- The football team agreed to no longer recruit five-star Micah Parsons after he took pictures on the College GameDay set and met with the analysts.
- The Agonis Club restructured its organization to meet Ohio State's booster policies.
- Due to the NCAA violations that stemmed from seven impermissible phone calls, Urban Meyer was barred from making recruiting calls from Dec. 20 to 26. Of course, by then, he had already announced his retirement and was no longer leading Ohio State's recruiting efforts.
Here's a summary of each of the 22 self-reported NCAA violations.
Impermissible Text Messages – Reported on March 4, 2019
Defensive line coach Larry Johnson “mistakenly believed” a 2021 prospect was in the 2020 class, and he sent the recruit a text message on Jan. 12. Another person, whose name is redacted, also “mistakenly believed”" a 2021 prospect was in the 2020 class and sent a text message on Jan. 24.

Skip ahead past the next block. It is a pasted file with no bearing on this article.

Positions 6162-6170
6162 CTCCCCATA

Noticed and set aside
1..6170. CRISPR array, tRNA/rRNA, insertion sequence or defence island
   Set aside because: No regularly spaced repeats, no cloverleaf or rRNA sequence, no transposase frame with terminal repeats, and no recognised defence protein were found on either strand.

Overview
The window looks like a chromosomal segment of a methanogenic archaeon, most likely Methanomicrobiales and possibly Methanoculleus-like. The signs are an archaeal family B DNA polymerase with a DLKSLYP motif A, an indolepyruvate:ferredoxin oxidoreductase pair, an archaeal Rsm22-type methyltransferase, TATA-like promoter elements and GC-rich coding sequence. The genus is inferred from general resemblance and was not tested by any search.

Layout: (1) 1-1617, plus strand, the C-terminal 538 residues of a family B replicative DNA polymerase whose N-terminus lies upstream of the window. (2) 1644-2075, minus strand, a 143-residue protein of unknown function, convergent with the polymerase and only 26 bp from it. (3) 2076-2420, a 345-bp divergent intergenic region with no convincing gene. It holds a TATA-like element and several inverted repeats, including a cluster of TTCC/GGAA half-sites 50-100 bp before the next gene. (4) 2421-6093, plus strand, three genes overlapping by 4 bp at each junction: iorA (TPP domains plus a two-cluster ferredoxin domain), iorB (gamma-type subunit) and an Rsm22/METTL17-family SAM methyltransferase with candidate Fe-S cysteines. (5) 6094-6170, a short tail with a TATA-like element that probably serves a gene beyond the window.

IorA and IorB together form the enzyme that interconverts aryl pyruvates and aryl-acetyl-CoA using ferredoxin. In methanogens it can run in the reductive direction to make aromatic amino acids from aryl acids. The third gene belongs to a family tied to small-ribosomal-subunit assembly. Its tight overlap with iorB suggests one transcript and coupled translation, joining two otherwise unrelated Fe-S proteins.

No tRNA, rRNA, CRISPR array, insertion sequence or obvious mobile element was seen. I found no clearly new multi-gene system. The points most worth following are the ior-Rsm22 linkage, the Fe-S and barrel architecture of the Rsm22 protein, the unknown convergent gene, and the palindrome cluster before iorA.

As part of Ohio State's self-imposed punishment, Johnson and the unnamed person were unable to send text messages to any recruits from Jan. 28 to Feb. 3. Additionally, nobody from the university will be allowed to send text messages to the unnamed prospect from Sept. 1 to Sept. 13, the beginning of when teams are allowed to contact 2021 prospects.
Impermissible Phone Calls – Reported on Dec. 19, 2018
Ohio State self-reported seven impermissible calls to recruits, which took place between March 2017 and June 2018.
The violations and self-imposed punishments for each offender included the following:
- Urban Meyer made two calls in a week to a recruit in September 2017 instead of the allotted one call. His punishment entailed not being allowed to make recruiting calls from Dec. 20-26.